For the past 12 years, members of the Concordia Student Union have worked with students from across Canada to fight for affordable, high quality post-secondary education through the Canadian Federation of Students. While the CSU’s relationship with the more than 500,000 members of the CFS has been positive for most of those 12 years, this year’s CSU executive has chosen to cut ties with the rest of the student movement and aligned themselves with a Conservative faction seeking to undermine the success of the Canadian student movement. Like most Conservatives, these individuals don’t like to admit their actual politics. Instead, they take a page from the Harper playbook and attack the organization’s credibility. In order to legitimize their claims, the CSU executive has given misleading quotes to the student media and then point to their own quotes as evidence of foul play. This is an old trick that has been used by both the tobacco industry and oil companies that deny the existence of global warming.
Around the country, anti-CFS activists have pretended to represent a spectrum of political beliefs. It’s probably true that they do not all agree on every issue, but make no mistake, the attack against the CFS is organized, well-funded, and comes from the Conservative Party influences. In Ontario, the Conservative Campus Association has launched an official campaign against the CFS. While troubling, this campaign pales in comparison to the training workshops they were caught giving on how to establish fake campus clubs to gain funding for back door campaigns to kick Public Interest Research Groups, and the CFS off campus. Regrettably, some progressive students, including the leadership of the No committee here at Concordia, have joined forces with the Conservatives, but there can be no doubt that the broad push to discontinue membership in the CFS comes from the Conservative Party influence.
In order to ensure that referenda accurately and fairly gauge the opinion of Concordia undergraduates, the CSU has a set of rules and regulations governing referendum campaigns. While these rules have existed for years, the CSU has decided that it doesn’t like being limited in the amount of money and resources it can spend to push its agenda. The CSU and its puppet Chief Electoral Officer have decided that no rules shall govern this vote so that the CSU can spend as much of its $1.8 million budget as it wants and can use resources including a large Facebook group and the email addresses of every student at Concordia, to push its agenda. Some students have tried to go up against the CSU machine but there is little hope. No group of students, no matter how organized, can win against the resources of the CSU.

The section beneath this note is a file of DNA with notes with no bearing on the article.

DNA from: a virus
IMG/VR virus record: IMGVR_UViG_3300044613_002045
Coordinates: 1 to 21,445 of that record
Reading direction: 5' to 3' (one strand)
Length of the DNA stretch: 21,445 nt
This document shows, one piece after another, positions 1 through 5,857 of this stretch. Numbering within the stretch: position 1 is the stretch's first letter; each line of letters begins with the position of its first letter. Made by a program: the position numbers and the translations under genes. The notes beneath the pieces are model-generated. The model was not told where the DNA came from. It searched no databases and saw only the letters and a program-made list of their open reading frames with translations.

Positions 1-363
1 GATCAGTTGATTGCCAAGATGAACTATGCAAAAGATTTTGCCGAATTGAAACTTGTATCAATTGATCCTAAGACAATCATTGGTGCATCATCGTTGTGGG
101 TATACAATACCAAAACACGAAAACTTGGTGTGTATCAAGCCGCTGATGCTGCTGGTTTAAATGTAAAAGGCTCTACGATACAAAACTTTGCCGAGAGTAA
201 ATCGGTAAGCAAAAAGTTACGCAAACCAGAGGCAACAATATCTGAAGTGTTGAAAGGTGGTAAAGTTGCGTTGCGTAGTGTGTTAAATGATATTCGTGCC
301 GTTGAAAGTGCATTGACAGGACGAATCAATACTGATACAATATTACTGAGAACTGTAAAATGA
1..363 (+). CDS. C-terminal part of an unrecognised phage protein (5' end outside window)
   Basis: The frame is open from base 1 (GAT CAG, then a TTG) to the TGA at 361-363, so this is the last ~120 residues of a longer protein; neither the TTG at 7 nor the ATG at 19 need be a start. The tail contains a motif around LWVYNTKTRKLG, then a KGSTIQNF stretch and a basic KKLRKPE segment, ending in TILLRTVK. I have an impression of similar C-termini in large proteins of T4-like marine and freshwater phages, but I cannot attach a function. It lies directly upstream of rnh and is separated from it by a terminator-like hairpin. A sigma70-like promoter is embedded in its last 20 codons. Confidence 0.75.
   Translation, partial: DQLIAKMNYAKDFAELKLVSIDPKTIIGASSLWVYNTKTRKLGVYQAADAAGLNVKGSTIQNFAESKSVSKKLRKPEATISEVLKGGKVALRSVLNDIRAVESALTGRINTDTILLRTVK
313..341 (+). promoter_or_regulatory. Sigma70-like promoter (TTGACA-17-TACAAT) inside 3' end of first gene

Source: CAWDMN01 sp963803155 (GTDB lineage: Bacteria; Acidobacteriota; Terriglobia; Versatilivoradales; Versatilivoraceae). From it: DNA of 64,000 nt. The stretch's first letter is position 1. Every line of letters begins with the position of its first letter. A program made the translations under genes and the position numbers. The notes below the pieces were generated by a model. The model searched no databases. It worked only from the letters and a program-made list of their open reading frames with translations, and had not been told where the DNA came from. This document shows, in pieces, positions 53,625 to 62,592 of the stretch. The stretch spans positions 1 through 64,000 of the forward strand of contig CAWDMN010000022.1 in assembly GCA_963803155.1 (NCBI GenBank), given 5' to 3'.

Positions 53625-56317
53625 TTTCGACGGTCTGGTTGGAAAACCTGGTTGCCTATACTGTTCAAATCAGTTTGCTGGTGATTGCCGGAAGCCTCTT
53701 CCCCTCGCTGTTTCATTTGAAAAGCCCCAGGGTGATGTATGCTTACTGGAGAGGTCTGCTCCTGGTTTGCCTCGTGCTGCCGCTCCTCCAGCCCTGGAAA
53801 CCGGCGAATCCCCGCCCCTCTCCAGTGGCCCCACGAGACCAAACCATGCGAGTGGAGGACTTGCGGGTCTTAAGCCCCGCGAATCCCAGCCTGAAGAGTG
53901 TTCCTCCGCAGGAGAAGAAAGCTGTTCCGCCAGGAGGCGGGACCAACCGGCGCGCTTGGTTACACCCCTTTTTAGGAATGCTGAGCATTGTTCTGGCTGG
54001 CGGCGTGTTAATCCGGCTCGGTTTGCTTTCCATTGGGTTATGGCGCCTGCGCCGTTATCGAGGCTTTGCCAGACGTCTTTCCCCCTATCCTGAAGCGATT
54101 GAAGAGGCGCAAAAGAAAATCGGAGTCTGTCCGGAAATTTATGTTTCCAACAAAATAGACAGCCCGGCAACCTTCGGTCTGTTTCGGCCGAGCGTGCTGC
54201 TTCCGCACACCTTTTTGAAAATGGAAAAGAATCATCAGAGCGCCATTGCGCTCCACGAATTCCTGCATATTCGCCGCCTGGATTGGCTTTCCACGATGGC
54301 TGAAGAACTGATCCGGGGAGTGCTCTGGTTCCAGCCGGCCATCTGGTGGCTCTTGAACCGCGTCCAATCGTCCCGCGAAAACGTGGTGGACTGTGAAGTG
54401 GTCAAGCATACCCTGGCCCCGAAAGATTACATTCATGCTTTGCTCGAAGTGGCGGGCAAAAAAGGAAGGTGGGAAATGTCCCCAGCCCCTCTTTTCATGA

As YES Committee chairperson I have worked to inform students of the benefits of membership in the Canadian Federation of Students. Sadly, the CSU executive has used shady political tactics to undermine me at every turn. Ironically, they love to sermonize about the CFS’ supposed lack of democracy, yet they completely fail to hold themselves accountable to their own standards. Many students I have spoken with don’t know what the CFS is and the CSU points to this as evidence that Canada’s national student union is out of touch with ordinary students. What they don’t admit is that they have actively worked to hide the services and campaigns of the CFS from you.
Concordia’s vote on continued membership in the CFS will have a lasting impact on the Canadian student movement. Certainly there are legitimate criticisms of the CFS &- like all organizations, it is imperfect. Yet, in the words of Jim Turk, executive director of the Canadian Association of University Teachers, “The CFS has been the most effective and articulate voice for students in Canada in many years.” For the first time in years we are faced with a choice: work with over 500,000 students across Canada to fight for affordable and high-quality post-secondary education, or let a small group of clandestine conservative activists give the government free reign to slash our public services. This week on March 23, 24 and 25 vote to work with students across Canada, vote Yes to the CFS!